The question of the time and place of the next meeting having been raised, the Mexican commissioner stated it was not in his power to say when he would be able to join the American commissioner, but that he would endeavor to do so as soon as possible.
The commission adjourned, to meet when the Mexican commissioner shall join the American commission.
JOSE SALAZAR Y LARREGUI.
FORT BLISS, August 14, 1855. In pursuance of notification from the Mexican commissioner of his arrival, made in conformity
The United States commissioner stated that he had concluded the running and marking of the line up to the 111th meridian of longitude, at which point he met the United States and Mexican parties working eastward from the Colorado, and that in the unavoidable absence of the Mexican commissioner he had concluded an agreement with Señor Jimenez, first engineer of the Mexican commission, which he now presented to the Mexican commissioner, and asked his approval of the same.
The agreement is in the words following, to wit:
Señor Don Francisco Jimenez, first engineer of the boundary commission, on the part of Mexico, being duly empowered by the Mexican commissioner to run the line between the Colorado and the 111th meridian of longitude, having arrived at the camp of the American commissioner, the latter invited him, in the absence of the Mexican commissioner, to a conference, having for its object the more speedy completion of the unfinished portion of the line; and accordingly the two have met this day, and the following is the report of that conference and its results :
The American commissioner stated that he had separated from the Mexican commissioner on the 6th of February; that the Mexican commissioner being unable to proceed with the line at that time, had empowered the American commissioner to proceed with it, and had agreed to adopt the line established by him in conformity with the treaty.
The journal of the joint commission, duly signed and sealed, was exhibited to Señor Jimenez, and a copy of the record of the 26th January, duly authenticated, furnished him. The American commissioner stated that he had caused the line to be run and the monuments to be erected as far as the 111th meridian of longitude. That meridian had been established from observations at Los Nogales by principal assistant Clark; and Señor Jimenez was invited to inspect the instruments, still in position, with which these observations were made, the observations themselves, and the computations by which the results were obtained. The result of that inspection being satisfactory, the American commissioner proposed, that in view of the urgent demands of both governments, to complete the line, Señor Jimenez should unite with the American party, and direct the whole force of both parties to complete the tracing and marking of the line on the face of the earth from the 111th meridian, already established, to the point where Señor Jimenez and Lieutenant Michler left off in their attempt to run the line eastward, Señor Jimenez assented to this proposition, and it was, therefore, agreed as follows:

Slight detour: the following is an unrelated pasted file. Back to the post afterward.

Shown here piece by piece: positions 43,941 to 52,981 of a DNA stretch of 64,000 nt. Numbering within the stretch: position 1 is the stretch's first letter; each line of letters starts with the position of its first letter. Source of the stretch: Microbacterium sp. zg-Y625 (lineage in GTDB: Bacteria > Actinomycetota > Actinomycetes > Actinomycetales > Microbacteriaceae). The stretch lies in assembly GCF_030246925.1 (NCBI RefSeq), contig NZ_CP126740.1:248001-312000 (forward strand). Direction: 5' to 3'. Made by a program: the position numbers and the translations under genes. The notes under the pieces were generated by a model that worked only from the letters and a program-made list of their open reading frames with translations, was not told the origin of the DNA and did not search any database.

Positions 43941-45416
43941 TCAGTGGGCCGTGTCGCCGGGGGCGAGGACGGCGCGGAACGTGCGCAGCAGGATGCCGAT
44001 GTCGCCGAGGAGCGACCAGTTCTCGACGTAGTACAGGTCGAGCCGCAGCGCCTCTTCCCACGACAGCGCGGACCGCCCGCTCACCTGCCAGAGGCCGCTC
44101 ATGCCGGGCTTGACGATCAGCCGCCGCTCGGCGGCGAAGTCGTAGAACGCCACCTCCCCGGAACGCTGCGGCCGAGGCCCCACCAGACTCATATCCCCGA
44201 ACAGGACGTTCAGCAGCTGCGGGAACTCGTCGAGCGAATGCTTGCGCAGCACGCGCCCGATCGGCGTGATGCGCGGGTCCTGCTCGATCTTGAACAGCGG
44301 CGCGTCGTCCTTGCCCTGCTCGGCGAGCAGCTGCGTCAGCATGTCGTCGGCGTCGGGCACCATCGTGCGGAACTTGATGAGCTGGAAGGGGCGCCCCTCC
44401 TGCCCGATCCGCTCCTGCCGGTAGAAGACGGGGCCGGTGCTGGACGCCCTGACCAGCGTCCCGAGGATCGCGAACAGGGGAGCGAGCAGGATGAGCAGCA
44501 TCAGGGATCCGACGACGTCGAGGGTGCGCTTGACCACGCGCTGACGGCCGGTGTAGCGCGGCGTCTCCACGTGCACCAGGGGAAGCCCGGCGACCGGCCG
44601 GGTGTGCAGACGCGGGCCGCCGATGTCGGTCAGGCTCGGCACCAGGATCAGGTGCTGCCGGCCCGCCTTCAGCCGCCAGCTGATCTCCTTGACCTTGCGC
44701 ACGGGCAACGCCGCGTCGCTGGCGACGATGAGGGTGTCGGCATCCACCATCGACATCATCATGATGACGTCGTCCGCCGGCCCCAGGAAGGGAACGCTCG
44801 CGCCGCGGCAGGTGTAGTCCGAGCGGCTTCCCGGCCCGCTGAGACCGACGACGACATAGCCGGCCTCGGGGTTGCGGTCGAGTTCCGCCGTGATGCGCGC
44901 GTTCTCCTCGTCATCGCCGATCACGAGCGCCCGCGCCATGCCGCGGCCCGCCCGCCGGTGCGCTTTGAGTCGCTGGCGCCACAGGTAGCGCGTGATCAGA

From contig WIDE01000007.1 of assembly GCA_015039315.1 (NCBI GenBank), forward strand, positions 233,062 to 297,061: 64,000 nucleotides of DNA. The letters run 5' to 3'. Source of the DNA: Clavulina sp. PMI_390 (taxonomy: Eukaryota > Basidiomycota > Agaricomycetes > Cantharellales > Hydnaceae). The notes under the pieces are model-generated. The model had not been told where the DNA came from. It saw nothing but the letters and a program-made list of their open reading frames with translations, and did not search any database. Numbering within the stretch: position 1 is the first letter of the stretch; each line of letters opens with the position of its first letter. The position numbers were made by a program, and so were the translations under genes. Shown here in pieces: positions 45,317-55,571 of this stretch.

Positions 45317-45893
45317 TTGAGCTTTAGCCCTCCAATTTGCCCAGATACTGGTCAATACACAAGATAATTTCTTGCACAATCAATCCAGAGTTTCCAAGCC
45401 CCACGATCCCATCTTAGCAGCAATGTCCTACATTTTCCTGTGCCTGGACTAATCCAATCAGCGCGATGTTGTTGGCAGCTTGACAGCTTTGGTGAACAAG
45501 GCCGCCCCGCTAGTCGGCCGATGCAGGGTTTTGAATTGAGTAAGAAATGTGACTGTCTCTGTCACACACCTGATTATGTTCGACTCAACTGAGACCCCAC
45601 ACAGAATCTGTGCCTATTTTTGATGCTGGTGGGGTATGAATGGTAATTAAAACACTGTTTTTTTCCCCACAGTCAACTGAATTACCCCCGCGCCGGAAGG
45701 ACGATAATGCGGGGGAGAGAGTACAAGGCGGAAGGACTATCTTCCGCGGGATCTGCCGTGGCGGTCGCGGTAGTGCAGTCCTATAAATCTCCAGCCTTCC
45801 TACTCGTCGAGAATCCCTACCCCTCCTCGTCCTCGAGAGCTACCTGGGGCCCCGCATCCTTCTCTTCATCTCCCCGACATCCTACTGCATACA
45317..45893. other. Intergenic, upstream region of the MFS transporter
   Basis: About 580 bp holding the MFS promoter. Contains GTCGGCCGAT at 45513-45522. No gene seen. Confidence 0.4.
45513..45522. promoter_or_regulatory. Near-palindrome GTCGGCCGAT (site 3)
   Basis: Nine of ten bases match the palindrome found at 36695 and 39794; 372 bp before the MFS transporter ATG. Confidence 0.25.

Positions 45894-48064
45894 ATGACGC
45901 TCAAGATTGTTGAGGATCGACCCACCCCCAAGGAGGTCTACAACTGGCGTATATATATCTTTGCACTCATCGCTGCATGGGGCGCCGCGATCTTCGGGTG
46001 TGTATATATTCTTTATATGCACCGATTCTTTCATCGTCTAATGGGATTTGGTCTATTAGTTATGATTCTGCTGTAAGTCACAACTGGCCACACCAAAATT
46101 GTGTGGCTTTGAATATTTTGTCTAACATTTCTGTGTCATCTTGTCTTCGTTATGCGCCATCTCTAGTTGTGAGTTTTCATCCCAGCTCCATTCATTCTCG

That the plan of triangulation is impracticable; that the American and Mexican surveying party shall proceed forthwith to run the unfinished portion of the line ; take the topography near the line; erect monuments at points where the line crosses a mine, a'settlement, a road, or water.
It is agreed if either party break down, the other is not to suspend or delay operations in consequence of it.
It is agreed the Mexican party is to determine the latitude and longitude of some central point of the line as a check upon the tracing of the line, and the result is to be furnished the American commissioner, who agrees to accept that determination.
It is further agreed that the convention entered into between Señor Jimenez and Lieutenant Michler, April 26, and the additional article agreed upon May 1, 1855, are approved in all the articles not in conflict with this convention.
W. H. EMORY,
United States Commissioner.
First Engineer de la Como. de Limites Mexicano. Los NOGALES, June 21, 1855.
The Mexican commissioner having approved this step on the part of the first engineer of his commission, the United States commissioner gave a brief legend of operations up to the 111th meridian of longitude, and invited Mr. Salazar to inspect the notes, astronomical and geodetic, upon which the line was based, and the rough draughts of the maps made in the field.
The following is the substance of the legend :
After concluding all operations in the vicinity of the Rio Bravo, and pushing the line as far as was convenient, from that place, an astronomical station was established at Carrizalillo, which proved, from 72 observations with 46-inch zenith telescope, to be in latitude 31° 50' 55.23 north; and longitude 107° 56' 03".90, the result of observations during one lunation.
Carrizalillo was the nearest water to the terminal point of the 100-mile line near to parallel 31° 47'. A monument was established on the road due south of the observatory, and the parallel extended in both directions--east, until it met, in the sand-hills, the line produced from the Rio Bravo; west, it was extended to the end of the 100 miles, and the parallel was obtained by measuring ordinates from the tangent. The 100 miles was obtained by combining the observed longitude at Carrizalillo, and the distance actually measured.